When he was through with his girlfriends, Epstein would say, they graduated up, not down, the ladder, moving from the status of “lover” to “friend.”
How did Jeffrey Epstein make all his money? Epstein would tell stories over the years about monies recovered from slippery characters. … Others said that what Epstein really did, at this stage in his career, was much more banal. According to them, Epstein spent most of his time coming up with creative new ways for the rich to avoid paying taxes. The commission for tax-avoidance deals was enormous, although the number of deals Epstein was involved with is a matter of conjecture, as is his record of successes and failures. … Pay me fifty million dollars. Or pay the IRS seven times that amount. … In the eighties, when tax rates on the top 1 percent were much, much higher than they are today, topping out at close to 50 percent, it was an extremely effective pitch. And then there were other ways to make money.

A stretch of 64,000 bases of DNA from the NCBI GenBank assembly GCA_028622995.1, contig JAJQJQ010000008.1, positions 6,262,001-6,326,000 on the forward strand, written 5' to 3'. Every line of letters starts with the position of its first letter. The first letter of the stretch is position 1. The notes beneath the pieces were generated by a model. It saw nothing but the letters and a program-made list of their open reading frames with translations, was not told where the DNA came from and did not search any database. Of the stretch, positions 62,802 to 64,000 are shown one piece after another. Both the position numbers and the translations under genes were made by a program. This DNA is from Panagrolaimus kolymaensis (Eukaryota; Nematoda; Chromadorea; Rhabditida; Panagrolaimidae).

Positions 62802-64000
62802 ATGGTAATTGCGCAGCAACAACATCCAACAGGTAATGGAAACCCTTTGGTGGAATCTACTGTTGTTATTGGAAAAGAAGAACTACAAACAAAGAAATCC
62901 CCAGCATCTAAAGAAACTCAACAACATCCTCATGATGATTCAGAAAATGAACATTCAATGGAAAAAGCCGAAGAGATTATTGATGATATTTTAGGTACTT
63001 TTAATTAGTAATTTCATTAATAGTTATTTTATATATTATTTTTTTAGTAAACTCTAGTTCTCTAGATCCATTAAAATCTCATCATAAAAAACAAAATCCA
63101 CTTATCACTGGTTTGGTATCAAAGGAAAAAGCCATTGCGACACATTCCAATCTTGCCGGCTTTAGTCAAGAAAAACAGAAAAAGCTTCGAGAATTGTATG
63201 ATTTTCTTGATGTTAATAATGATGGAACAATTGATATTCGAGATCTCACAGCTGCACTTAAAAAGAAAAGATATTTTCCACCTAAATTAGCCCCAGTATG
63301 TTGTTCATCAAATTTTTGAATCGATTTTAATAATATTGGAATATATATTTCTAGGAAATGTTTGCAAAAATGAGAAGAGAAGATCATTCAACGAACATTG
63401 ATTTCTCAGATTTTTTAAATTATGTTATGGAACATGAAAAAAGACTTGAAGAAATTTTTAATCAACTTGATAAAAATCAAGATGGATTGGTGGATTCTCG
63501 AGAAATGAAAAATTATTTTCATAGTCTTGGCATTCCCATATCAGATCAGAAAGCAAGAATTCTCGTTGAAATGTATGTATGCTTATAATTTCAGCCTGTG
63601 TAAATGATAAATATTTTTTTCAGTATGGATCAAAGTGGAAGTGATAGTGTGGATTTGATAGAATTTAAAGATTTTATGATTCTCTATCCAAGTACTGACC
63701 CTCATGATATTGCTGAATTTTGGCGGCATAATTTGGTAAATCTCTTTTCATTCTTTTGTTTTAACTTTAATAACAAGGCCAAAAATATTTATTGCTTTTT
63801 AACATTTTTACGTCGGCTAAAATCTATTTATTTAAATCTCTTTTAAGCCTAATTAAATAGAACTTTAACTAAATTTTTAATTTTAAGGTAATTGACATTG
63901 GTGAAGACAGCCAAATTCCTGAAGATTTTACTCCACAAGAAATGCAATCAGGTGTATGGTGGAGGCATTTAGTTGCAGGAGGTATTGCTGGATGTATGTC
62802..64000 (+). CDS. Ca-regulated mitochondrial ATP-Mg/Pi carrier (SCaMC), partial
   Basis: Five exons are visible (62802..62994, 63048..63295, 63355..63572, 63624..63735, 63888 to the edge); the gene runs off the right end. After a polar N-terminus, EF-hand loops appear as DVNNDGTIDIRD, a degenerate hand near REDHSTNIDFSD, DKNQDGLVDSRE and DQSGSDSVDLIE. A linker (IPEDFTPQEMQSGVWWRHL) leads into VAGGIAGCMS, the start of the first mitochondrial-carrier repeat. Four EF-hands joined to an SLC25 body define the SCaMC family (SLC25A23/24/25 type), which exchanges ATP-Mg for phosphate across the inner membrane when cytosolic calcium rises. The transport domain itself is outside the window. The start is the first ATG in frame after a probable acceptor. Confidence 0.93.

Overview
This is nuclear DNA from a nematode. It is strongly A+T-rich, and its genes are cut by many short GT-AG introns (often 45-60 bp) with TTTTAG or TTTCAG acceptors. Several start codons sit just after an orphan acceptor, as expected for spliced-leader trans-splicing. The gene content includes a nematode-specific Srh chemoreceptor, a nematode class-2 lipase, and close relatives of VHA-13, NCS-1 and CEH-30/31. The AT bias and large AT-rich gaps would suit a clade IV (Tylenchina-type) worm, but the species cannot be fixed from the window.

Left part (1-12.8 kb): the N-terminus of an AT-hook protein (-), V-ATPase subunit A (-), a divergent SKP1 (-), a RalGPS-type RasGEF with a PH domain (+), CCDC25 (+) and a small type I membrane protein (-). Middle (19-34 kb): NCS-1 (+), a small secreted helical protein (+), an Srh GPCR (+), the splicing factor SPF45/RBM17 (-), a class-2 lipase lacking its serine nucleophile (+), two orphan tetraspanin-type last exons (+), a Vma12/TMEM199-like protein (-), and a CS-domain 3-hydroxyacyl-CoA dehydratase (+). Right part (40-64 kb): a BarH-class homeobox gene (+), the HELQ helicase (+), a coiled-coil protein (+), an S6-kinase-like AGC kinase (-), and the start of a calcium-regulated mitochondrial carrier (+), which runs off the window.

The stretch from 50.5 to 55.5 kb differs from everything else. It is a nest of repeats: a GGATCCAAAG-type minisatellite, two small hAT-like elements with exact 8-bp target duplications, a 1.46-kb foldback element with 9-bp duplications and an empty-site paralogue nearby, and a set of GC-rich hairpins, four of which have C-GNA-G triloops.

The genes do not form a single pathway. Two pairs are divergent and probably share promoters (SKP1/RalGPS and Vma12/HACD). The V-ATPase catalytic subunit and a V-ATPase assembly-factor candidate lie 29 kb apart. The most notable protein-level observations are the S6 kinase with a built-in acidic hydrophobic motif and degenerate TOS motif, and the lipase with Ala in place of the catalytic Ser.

Before there was Bernie Madoff, there was Steven Hoffenberg. In 1987, Hoffenberg was the head of Towers Financial Corporation, a company that bought debts, such as unpaid medical bills, at a very steep discount while pressing the debtors to repay in full.
In the 1980’s, several major financial players were involved in the greenmailing of publicly trade companies. What greenmailing means, in practice, is that a brokerage house or group of investors will start buying shares in companies that seem to be vulnerable to takeover attempts. To ward off the attempts, executives at those companies will buy the shares back at a premium.
To cover his tracks, Hoffenberg had been taking money from investors and using it to pay previous investors. It was a classic Ponzi scheme – one of the biggest in history – and Hoffenberg ended up spending nineteen years in a federal prison.